By Drew Anderson (@AndersonEvolve)
I’m a sucker for remade cartoon series from my childhood. I sat through the originals made in the 1980s and they are just not good; seriously, keep your nostalgia intact and don’t rewatch your childhood favorites (video games hold up though). After rewatching all nine seasons of the original Teenage Mutant Ninja Turtles (TMNT) cartoons, I realized only 2 seasons could be considered good. Cartoons today are just better written and better animated. I’ve enjoyed Disney’s remake of Ducktales (David Tennant!!), Nickelodeon’s remake of TMNT (also David Tennant for a season), Netflix’s remake of Voltron, and even though it didn’t get a good run, Cartoon Network’s remake of Thundercats. I’m also happy to introduce these shows to my daughter (she’s almost got the theme song down to Ducktales). Whoo hoo!
The show I’m going to discuss today is one of my daughter’s favorites and one I’ve made it through all 13 episodes about six times now (twice in spanish!)—She-Ra. This is not a full on review of the show and I have so many thoughts on it (e.g., I find Scorpia more sympathetic than Catra and for all the body positivity, it still falls into the high fantasy depictions of good = beautiful and bad = monstrous). Instead I want to point out it hits a trope that is quite common in stories with a scientist component: the mad/driven scientist who ignores morality in favor of their discoveries or “progress.” In this case that niche is filled by an admittedly fun and quirky character, Entrapta.
Our first introduction to Entrapta has her working on First Ones’ tech, causing robots in her kingdom to go crazy and terrorize her people. She doesn’t care about the harm, only the way the robots react. She only helps Adora and Glimmer because they insist and she’s curious about solving the problem. When we see her again, the group is invading the Fright Zone and she repeatedly wanders off to investigate something she thought interesting without a care as to why they are there, which was to save Glimmer. She ends up separated and sneaks around while fiddling with tech; eventually joining Catra so she can “tinker.” Her final experiment literally destabilizes the world and she is fascinated. If any player in a D&D campaign asks to be Chaotic Neutral, I would have them watch her so they would understand how bad an idea that is. She doesn’t mean harm, she only is only interested in learning things, regardless of the outcome.
SPOILERS END HERE
Media loves to paint scientists as uncaring or willing to ignore what is right for the sake of their discoveries. Sometimes their motivations are good (The Lizard, Dr. Octopus, Dr. Malus—Jessica Jones), others just want progress (Dr. Frankenstein, Dr. Wu—Jurassic Park), others have gone insane (Drs. Isley, Quinzel, and Doom—Poison Ivy, Harley Quinn, and Dr. Doom respectively). Even good scientists are often portrayed as eccentric (Dr. Malcolm—Jurassic Park, Dr. Okun and David Levinson—Independence Day), aloof (Dr. Strange), or careless with their work (Iron Man, Dr. Banner, Dr. Brundle—The Fly).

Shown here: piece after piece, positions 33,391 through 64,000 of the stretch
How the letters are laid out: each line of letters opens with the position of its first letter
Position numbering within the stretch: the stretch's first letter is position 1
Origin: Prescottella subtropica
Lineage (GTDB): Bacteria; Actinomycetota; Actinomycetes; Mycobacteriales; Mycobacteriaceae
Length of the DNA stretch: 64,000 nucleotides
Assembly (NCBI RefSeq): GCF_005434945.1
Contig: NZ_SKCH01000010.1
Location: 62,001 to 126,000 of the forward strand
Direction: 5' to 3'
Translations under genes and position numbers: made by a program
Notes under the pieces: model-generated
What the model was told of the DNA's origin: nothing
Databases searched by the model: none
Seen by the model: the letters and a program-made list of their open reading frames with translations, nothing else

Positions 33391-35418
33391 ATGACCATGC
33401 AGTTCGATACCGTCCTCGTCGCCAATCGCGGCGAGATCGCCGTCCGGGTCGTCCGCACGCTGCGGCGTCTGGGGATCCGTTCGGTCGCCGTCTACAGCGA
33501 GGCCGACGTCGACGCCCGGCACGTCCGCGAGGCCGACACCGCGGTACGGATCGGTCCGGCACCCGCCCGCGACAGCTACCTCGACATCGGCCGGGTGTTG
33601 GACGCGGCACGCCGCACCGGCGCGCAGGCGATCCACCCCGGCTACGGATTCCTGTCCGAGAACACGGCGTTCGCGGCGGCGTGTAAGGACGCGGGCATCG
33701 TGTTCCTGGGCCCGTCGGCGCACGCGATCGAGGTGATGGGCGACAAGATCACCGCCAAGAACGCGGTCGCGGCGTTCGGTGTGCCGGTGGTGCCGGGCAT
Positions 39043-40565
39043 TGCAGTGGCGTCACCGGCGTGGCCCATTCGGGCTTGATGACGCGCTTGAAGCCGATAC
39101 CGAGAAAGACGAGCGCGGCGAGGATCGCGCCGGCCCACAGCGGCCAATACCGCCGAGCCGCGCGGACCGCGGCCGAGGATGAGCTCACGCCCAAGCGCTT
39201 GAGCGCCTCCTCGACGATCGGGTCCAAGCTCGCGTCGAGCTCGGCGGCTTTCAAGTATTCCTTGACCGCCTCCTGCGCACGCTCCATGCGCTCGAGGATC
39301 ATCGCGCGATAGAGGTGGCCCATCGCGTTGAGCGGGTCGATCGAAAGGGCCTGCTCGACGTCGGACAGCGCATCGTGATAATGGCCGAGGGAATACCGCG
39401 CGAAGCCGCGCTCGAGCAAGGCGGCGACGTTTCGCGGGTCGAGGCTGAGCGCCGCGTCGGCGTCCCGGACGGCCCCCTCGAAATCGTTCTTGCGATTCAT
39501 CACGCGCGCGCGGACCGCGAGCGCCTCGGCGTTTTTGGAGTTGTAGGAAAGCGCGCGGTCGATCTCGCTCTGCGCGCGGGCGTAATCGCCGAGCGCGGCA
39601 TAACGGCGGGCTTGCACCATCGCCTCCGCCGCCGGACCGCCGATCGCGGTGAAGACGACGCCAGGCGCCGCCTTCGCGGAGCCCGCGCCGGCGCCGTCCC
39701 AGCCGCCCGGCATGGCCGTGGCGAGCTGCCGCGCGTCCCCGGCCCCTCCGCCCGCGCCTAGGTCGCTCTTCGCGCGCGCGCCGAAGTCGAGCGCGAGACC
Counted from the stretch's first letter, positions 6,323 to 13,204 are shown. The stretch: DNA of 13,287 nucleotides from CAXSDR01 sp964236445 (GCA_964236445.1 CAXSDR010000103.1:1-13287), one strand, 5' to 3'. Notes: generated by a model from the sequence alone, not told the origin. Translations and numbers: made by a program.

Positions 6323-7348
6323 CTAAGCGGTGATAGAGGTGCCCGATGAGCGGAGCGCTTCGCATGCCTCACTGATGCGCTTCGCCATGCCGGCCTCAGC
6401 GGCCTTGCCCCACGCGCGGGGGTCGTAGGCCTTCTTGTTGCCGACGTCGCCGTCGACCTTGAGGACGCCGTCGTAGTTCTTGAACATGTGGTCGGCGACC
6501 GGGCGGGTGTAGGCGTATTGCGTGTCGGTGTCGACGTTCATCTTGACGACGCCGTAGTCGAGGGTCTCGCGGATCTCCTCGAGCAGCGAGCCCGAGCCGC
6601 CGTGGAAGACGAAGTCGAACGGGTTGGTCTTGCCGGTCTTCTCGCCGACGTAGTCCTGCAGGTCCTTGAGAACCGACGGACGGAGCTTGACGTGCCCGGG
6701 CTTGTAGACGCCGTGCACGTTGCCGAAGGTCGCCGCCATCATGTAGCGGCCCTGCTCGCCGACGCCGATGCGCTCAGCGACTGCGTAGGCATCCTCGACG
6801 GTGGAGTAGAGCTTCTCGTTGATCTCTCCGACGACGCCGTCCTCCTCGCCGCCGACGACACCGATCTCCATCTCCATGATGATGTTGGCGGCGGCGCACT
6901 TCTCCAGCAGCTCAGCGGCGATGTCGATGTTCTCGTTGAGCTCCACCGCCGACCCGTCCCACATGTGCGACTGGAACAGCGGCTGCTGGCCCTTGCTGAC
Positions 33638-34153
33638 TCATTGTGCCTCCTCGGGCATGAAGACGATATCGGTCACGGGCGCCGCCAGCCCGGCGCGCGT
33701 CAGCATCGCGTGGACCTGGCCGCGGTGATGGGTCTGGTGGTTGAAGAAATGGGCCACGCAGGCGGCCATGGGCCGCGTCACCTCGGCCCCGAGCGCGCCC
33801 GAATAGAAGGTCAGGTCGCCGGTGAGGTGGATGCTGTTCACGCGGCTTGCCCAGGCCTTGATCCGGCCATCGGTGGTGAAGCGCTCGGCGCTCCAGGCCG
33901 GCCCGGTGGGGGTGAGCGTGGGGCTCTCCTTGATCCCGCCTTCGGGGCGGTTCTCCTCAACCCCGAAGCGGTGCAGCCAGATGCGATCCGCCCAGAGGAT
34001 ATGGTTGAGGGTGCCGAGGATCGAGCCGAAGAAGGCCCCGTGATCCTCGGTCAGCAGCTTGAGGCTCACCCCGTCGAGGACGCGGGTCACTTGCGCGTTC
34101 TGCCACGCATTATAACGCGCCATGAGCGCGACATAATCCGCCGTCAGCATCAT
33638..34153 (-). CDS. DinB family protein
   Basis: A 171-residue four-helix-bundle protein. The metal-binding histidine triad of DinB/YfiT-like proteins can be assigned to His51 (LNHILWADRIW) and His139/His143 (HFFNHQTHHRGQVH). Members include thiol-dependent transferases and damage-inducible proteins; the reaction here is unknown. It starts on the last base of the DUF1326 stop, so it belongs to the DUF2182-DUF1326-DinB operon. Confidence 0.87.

Society seems to view scientists as apart from society rather than part of society. What’s interesting about that is that in science ethics class we, as scientists, are asked to keep tabs on our thoughts and opinions while not letting them interfere as we work on our results. In general, we’re asked to only provide results and advice as well as to identify potential sources of bias and conflict. Many of us though do care a lot about society and those around us, so some feel the need to speak up and participate. Applied scientists, those that work on things with direct benefits to the public, are especially important in this respect, as their discoveries and how they’re used directly affect society. Basic scientists, those that determine how the world works, without directly trying to affect society, are also important, but their work is farther removed from direct application. Even still, we are hardly uncaring or willing to cause harm (even unintentionally).
That’s not to say scientists haven’t been involved in some horrible things. Most recently we have had the CRISPR-modified babies, there was that whole period of eugenics (which isn’t gone considering the debate on using CRISPR on embryos), and the racist/sexist history of human experimentation. We can also notice the list I provided above isn’t diverse and the two female examples I’ve come up with aren’t treated kindly in their depictions, but this is about personality tropes, as Entrapta works independently of whatever physical representation she’s given.
While we do see some good scientists (Peter Parker, Dr. Wattney—The Martian, and Shuri—Black Panther), Hollywood still could do a better job of realizing that scientists are people with the same strengths and failings as anyone else. We are diverse in our personalities and mannerisms, despite common perception we’re not all INTJ on Briggs-Meyer (which is bunk test by the way). We even have different aspirations; for example, I would like to learn some things about sexual selection and contribute to the knowledge base while teaching others, but I don’t have grand aspirations of transforming the field (though if I made a discovery that did, I would certainly be excited). So perhaps, some writers would be better thinking of character traits and motivations before assigning them “scientist”, as it might just make for a more compelling and different story.
Got thoughts/feedback? Can you think of any pop culture scientists that aren’t eccentric/oblivious/unintentionally harmful (i.e., a “normal”-ish person—we’re all different)?
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